Computer Resources: SPICE is used for circuit simulation along with schematic capture for circuit entry and component parameterization. Two options are available, depending upon the instructor's preference. The older (free, but unsupported) legacy student evaluation version of OrCAD (Cadence) Capture and PSPICE is still made available; however, the more up-to-date National Instruments (Electronic Workbench) Multisim and Ultiboard are fully supported with a Departmental site license. National Instruments LabVIEW is used for computer controlled data acquisition and instrument control, and it is also supported by a College-wide educational site license. Capture, PSPICE, Multisim, Ultiboard and LabVIEW are available in all of the general purpose computing laboratories in the EE Department.

Laboratory Resources: The main electronics laboratory in room EEB 137 supports this class with benches equipped with oscilloscopes, power supplies, function generators, digital multimeters, test leads, and computers equipped with GPIB controller and data acquisition (DAQ) PCI cards. Laboratory parts kits are available from the EE Stores, with sales of individual components as needed for the design projects.

Grading: Laboratory (30%), Homework (20%), Exam-1 (15%), Exam-2 (15%), Final Exam (20%)

ABET Student Outcome Coverage: This course addresses the following outcomes:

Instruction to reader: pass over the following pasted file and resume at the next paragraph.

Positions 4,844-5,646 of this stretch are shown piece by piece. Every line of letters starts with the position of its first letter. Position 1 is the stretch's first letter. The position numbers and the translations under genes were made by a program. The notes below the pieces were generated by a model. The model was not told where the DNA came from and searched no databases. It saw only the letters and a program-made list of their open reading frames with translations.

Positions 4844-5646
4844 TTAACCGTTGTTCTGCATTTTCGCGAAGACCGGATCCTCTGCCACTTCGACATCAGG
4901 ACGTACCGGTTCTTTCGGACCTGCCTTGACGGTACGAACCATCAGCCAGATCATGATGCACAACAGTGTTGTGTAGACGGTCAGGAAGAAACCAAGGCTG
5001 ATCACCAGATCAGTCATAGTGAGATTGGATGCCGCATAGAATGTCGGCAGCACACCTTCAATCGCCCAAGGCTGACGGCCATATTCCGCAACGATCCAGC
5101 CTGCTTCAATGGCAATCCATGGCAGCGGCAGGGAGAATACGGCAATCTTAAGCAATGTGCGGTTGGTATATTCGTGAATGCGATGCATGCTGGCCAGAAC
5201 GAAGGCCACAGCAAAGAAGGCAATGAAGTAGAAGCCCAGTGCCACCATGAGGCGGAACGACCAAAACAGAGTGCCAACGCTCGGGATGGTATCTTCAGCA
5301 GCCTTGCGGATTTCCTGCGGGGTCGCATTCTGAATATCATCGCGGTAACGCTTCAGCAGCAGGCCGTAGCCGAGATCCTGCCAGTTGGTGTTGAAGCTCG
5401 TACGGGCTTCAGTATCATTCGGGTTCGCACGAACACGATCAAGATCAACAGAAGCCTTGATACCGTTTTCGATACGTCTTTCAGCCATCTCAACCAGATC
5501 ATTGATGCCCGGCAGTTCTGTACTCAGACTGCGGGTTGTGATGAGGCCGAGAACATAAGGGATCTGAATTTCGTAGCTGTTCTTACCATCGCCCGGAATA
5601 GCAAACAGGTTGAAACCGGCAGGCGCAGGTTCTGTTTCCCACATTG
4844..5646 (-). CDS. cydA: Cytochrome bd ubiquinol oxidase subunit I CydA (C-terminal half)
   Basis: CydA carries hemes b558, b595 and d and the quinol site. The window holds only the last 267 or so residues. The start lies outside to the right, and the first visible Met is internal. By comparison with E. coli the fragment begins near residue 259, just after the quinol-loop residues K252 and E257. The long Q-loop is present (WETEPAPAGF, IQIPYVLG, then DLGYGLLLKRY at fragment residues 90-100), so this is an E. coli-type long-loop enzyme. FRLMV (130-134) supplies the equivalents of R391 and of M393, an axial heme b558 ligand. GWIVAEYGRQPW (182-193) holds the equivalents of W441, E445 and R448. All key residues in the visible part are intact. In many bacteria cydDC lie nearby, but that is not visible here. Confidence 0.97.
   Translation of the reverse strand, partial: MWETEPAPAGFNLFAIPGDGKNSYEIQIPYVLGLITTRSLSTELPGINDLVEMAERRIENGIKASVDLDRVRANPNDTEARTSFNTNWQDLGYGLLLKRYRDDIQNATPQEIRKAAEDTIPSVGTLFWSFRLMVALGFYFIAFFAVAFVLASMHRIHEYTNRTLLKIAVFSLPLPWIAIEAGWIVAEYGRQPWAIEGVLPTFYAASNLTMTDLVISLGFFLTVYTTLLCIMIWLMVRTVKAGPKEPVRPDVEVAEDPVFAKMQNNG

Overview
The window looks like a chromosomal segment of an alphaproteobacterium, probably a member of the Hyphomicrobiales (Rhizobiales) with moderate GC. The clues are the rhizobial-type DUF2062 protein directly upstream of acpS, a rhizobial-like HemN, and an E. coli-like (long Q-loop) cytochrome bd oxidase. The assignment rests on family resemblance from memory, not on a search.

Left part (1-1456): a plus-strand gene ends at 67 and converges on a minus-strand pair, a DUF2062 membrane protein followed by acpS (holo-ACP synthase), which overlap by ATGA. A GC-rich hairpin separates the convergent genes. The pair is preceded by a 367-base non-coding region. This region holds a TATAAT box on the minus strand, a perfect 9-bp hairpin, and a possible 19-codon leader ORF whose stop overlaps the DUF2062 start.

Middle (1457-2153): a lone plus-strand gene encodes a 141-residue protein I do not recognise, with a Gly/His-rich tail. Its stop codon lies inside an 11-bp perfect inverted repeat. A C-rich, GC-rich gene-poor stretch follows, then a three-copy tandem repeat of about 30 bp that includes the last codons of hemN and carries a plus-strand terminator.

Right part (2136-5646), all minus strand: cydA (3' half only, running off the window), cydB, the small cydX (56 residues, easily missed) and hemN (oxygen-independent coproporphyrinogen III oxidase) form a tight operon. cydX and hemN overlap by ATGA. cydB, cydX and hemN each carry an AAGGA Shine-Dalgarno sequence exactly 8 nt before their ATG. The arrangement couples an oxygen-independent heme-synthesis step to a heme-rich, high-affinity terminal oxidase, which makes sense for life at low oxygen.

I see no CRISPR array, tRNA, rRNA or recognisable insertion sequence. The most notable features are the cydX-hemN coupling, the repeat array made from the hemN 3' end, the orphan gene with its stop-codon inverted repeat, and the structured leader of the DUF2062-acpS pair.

H = high relevance, M = medium relevance, L = low relevance to course.

(1) An ability to identify, formulate, and solve complex engineering problems by applying principles of engineering, science, and mathematics. (H) The homework, exams, and laboratory experiments require direct application of mathematics, scientific, and engineering knowledge, which includes component calculations, circuit analysis, device modeling, computer modeling, and an in-depth knowledge of modern semiconductor device operating characteristics.The solution to most of the homework and laboratory problems involves selecting appropriate devices and a circuit topology and then developing the design to meet the required performance needs.

(2) An ability to apply engineering design to produce solutions that meet specified needs with consideration of public health, safety, and welfare, as well as global, cultural, social, environmental, and economic factors. (M) Approximately one half of the homework problems are design oriented, requiring the students to specify components and a circuit topology to meet the given specifications. The laboratory concludes with a comprehensive, open-ended design project in which the students must design, prototype, and test a small electronic subsystem with considerations of cost, efficiency, and performance tradeoffs.

(6) An ability to develop and conduct appropriate experimentation, analyze and interpret data, and use engineering judgment to draw conclusions. (M) The course involves hands-on laboratory work in which experimentation is a necessary component, largely in the form of bench-top troubleshooting of circuits. Students must analyze and interpret the results of their own experiments to develop their understanding of device and circuit behavior and create properly functioning electronic systems.

Prepared by: R. Bruce Darling

Last revised: 12/05/2018